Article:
MILLINOCKET, Maine — Lincoln Regional Airport isn’t the only area travel outlet looking for an upgrade, town officials said Friday.

Work will begin as early as next week on a $250,000 tree-removal operation that will clear safety zones in and around the Millinocket Regional Airport in compliance with Federal Aviation Administration regulations, Airport Supervisor Jeff Campbell said.

Gary M. Pomeroy Logging Inc., a subsidiary of Pomeroy Construction and Land Services of Hermon, will handle the work, Campbell said. About 80 acres of trees are due to be taken down.

“It’s all stuff that has been cut before, new growth that was trimmed back 12 years ago,” Campbell said Friday. “We have to do it in order to get in line for federal grants.”

Like Lincoln’s town officials, Millinocket’s officials view their airport as an underused economic asset ripe for growth — with a little help from federal authorities. Both towns have multiyear plans for developing their airports as economic cornerstones to their regional economies.

With their nearest major competitors, airports in Bangor and Presque Isle, at least an hour away on Interstate 95, both airports can facilitate economic growth, but Millinocket’s has an advantage. Its airport has a main runway that is 4,713 feet long, lighted and, as with its secondary runway, can handle most light twin-jet and turbo-prop aircraft.

Lincoln’s runway is about 2,800 feet long and, unlike Millinocket’s, lacks 24-hour jet and aviation-gas credit card service. Millinocket’s airport also has an office area where pilots can check in and buy light refreshments.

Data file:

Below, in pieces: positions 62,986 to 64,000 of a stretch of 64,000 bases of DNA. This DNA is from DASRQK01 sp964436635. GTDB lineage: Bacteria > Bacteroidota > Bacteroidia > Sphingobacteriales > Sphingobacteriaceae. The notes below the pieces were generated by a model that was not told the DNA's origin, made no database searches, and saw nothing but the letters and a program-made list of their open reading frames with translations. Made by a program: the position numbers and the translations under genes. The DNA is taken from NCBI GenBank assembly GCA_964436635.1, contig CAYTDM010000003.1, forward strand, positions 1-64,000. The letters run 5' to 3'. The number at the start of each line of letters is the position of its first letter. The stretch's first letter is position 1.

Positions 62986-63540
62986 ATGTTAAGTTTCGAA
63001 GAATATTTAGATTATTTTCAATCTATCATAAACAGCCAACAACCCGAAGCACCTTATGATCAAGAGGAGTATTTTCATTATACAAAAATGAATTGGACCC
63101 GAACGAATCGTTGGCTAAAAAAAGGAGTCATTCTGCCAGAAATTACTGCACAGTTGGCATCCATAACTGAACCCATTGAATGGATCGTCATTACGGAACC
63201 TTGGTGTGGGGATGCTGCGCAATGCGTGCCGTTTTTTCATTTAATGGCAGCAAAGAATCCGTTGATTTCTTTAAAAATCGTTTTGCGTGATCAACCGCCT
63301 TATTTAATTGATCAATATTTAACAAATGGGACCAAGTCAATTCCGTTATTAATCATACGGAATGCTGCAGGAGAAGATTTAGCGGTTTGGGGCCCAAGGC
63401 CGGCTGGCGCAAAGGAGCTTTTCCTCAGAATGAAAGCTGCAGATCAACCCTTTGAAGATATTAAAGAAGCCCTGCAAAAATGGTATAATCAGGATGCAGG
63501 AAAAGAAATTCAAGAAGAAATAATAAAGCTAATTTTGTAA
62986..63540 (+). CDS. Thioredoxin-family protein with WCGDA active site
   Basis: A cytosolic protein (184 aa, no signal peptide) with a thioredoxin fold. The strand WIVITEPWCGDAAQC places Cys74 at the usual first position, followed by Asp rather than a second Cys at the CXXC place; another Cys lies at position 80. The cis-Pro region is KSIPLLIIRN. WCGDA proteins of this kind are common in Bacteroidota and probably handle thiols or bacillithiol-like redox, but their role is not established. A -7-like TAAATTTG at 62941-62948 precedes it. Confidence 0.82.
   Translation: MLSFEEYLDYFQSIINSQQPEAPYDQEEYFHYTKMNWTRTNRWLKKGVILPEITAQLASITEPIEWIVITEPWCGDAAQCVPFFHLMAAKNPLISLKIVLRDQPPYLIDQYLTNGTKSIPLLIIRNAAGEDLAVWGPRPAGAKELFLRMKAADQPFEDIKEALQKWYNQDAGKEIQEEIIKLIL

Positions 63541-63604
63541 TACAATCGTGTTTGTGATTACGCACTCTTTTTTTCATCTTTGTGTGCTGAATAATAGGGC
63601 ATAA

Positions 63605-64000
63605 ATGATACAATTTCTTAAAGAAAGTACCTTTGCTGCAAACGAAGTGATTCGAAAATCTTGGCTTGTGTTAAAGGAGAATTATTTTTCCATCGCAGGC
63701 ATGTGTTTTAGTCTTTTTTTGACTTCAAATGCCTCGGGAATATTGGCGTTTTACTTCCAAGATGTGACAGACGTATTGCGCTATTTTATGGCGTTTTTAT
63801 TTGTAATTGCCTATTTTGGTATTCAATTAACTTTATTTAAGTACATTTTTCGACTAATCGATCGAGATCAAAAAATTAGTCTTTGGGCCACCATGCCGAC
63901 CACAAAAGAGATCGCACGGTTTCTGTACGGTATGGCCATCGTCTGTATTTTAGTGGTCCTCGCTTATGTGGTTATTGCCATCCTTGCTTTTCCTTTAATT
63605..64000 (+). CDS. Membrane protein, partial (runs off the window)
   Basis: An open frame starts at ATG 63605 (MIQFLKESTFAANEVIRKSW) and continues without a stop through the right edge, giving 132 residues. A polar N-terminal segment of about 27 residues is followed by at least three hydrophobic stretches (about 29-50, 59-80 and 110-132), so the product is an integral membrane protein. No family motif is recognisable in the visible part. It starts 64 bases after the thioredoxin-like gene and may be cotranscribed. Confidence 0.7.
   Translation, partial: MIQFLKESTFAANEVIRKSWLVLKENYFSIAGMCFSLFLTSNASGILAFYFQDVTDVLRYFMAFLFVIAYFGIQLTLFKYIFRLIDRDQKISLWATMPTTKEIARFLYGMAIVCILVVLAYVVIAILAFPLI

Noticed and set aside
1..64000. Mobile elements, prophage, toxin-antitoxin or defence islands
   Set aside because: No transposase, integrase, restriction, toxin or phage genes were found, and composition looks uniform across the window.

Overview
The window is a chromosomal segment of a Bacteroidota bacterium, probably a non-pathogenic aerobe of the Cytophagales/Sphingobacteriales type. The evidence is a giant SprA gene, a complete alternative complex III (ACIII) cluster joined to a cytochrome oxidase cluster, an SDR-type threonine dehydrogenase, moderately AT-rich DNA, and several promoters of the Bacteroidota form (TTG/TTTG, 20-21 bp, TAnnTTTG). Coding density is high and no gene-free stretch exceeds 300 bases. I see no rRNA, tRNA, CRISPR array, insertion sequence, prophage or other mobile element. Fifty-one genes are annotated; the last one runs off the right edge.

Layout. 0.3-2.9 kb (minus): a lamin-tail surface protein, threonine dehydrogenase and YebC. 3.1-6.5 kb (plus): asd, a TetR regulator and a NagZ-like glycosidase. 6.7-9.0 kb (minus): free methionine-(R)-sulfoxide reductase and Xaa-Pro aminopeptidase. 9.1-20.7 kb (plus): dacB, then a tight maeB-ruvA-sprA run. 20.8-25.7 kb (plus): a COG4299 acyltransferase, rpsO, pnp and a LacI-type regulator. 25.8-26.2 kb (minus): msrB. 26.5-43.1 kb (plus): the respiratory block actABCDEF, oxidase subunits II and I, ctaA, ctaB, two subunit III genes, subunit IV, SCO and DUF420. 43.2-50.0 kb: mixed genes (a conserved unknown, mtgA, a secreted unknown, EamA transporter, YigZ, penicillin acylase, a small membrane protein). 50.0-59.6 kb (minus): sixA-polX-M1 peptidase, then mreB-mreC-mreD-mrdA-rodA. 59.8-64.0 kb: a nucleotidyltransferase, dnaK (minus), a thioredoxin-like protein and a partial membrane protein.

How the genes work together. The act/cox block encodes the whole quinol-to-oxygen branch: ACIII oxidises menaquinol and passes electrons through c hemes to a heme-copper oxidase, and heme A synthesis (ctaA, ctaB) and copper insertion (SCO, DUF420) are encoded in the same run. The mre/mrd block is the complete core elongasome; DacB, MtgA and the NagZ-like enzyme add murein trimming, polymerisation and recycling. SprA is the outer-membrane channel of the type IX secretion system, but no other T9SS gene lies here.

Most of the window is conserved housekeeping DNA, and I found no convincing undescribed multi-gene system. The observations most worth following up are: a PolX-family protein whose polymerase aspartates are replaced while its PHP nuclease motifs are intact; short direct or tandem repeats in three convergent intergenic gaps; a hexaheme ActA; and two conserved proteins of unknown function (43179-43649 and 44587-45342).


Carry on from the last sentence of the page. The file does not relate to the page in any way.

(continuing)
Lincoln officials hope to expand the Lincoln runway by about 300 feet, or maybe more, but that is not part of the town’s five-year airport plan, Lincoln Economic Development Director Ruth Birtz said.

If Millinocket’s runway is expanded to 5,500 feet, most light jets and turbo-props could land on the main runway in bad weather. It can be expanded to 6,500 feet, which would accommodate all but large four-engine commercial jets, town officials have said.

Since 2005 — and not counting the latest investment — the Town Council has sunk about $165,000 in town and federal money into the airport to buy two hangars and other improvements crucial to the airport’s growth. Grant reimbursement covered all but about $4,500 of the work.

Town Manager Eugene Conlogue said the town’s hope is to continue to draw people to the airport.

“We are continuing to operate the airport under auspices of the town. It’s going very well,” he said Friday. “We had a fly-in last weekend that had about 45 planes and an antique auto show that had about 45 cars.

“The airport is doing well from the point of view of getting its name out there to the public and having reliable aviation gas supplies,” Conlogue said.

Next year, Campbell said the airport likely would get its runway end safety zones lengthened from 100 to 300 feet, with more off-airport sight obstructions removed.

Town officials are also within two years of applying for federal aid to install a new instrument approach system for pilots, Campbell said.